The nation's tight economy has caused many churches and schools to fall on hard times.
Worshippers in many communities are struggling with job loss, home foreclosures, and uncertainty.
Consequently, some congregations have had to shut their doors and some schools have been closed.
According to the Association for Christian Schools, international enrollment at Christian schools is down nationally by nearly five percent.
Also, about 200 Christian schools closed or merged in the last academic year -- that's 50 more than the year before.
Faith leaders say the next year or so will be crucial in assessing which organizations will escape the downturn in one piece.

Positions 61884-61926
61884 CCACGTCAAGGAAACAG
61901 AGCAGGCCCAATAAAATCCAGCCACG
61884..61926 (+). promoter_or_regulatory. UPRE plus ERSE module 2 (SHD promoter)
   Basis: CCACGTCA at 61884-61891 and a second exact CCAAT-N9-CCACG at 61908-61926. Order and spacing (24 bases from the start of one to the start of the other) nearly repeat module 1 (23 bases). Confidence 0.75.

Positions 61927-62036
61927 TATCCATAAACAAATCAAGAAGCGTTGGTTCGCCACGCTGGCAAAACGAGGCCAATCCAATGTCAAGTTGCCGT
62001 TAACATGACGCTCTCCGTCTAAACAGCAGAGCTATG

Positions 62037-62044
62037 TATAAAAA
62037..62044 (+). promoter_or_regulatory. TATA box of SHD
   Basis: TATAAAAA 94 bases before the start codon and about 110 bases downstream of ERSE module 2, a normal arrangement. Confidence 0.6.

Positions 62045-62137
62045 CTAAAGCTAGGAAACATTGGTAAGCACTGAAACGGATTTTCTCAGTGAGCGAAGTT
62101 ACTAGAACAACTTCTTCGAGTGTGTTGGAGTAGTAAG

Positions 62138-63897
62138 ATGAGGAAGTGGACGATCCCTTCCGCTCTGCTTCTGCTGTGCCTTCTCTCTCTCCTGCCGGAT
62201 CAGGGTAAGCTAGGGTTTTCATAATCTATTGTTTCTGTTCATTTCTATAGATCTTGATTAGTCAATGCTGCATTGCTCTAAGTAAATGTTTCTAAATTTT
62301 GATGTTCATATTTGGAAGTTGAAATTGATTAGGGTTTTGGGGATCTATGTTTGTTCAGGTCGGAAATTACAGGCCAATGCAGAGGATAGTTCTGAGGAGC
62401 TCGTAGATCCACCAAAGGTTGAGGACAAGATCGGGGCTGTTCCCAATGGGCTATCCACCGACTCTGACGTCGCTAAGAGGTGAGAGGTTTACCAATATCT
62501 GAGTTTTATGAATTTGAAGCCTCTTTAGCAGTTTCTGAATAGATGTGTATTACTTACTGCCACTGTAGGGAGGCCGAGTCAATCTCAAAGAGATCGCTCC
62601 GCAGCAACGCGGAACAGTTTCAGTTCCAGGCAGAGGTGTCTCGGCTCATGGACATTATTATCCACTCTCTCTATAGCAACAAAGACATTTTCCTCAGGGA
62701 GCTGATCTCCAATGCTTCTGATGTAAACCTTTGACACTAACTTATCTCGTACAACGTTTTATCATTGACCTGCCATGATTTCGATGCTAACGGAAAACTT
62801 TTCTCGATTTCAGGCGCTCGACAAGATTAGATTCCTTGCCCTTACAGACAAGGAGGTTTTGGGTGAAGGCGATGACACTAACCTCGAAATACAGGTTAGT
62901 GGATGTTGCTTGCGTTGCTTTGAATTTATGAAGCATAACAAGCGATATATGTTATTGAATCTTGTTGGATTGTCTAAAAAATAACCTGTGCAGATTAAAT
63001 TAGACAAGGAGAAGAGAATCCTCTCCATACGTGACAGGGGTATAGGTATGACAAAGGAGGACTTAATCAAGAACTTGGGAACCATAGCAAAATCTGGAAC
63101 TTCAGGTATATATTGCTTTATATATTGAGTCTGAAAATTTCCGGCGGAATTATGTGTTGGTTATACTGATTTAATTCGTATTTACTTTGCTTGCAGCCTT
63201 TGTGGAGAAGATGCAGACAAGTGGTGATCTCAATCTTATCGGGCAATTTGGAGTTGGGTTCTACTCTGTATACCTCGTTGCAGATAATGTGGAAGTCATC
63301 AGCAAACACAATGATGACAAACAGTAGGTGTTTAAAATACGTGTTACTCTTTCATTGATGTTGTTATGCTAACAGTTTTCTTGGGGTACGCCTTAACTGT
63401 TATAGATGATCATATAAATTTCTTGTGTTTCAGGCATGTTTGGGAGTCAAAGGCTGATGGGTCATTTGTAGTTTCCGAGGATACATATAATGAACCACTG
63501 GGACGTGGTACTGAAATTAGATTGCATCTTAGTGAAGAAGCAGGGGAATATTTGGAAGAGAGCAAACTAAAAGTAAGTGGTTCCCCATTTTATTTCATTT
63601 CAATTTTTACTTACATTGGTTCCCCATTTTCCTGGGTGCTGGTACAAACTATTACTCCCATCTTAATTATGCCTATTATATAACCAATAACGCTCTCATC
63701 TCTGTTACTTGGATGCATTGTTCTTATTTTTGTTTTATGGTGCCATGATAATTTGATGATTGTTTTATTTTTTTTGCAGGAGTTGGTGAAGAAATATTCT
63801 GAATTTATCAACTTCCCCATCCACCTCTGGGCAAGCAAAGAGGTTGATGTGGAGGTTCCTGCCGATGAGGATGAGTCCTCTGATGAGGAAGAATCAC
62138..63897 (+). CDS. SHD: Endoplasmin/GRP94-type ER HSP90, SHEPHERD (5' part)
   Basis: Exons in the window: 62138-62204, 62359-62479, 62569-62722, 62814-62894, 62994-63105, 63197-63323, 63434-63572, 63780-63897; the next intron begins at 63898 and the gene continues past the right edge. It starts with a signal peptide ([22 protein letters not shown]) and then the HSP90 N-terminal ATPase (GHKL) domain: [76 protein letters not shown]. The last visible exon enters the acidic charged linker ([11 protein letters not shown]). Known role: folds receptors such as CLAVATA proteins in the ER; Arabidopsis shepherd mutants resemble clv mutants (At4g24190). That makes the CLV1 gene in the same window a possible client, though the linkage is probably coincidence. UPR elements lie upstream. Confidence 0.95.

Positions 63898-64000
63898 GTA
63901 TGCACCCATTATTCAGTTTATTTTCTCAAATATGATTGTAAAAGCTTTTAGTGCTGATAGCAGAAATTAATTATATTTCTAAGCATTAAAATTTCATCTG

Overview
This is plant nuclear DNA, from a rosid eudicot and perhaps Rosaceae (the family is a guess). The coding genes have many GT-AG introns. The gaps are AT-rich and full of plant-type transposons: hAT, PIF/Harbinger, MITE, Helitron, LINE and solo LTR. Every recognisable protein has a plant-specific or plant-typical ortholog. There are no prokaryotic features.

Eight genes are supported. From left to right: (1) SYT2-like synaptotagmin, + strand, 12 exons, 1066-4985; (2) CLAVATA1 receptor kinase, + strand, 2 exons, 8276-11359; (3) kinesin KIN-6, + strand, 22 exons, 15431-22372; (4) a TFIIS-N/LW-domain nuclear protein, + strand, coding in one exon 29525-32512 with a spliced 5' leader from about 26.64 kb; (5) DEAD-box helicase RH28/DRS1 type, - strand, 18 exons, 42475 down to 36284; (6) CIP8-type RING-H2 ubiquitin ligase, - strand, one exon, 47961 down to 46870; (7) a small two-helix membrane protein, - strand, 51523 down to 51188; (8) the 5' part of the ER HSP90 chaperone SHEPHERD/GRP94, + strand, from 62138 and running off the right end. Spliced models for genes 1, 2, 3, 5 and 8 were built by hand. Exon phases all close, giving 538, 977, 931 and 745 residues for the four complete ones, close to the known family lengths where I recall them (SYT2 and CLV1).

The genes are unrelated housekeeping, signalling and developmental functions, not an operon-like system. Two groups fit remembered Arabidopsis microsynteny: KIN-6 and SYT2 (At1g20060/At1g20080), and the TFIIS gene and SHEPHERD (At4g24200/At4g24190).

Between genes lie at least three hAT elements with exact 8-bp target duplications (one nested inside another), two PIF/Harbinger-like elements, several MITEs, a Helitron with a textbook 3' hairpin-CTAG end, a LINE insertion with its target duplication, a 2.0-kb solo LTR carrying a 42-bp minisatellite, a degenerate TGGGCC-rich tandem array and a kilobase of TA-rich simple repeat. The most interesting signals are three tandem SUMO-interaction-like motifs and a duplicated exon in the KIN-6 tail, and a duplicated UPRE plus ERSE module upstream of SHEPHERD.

David Roozen, a lead researcher for the Faith Communities Today multi-faith survey, which measures congregational health annually, is rather grim in his outlook.
"In 2010, I think we're going to see 10 or 15 percent of congregations saying they're in serious financial trouble," Roozen said. "With around 320,000 or 350,000 congregations, that's a lot of them," he said.
Religious leaders say that even if the recession ends soon, it is unlikely donor anxiety will lift immediately, leading to prolonged difficulties for congregations, schools and ministries.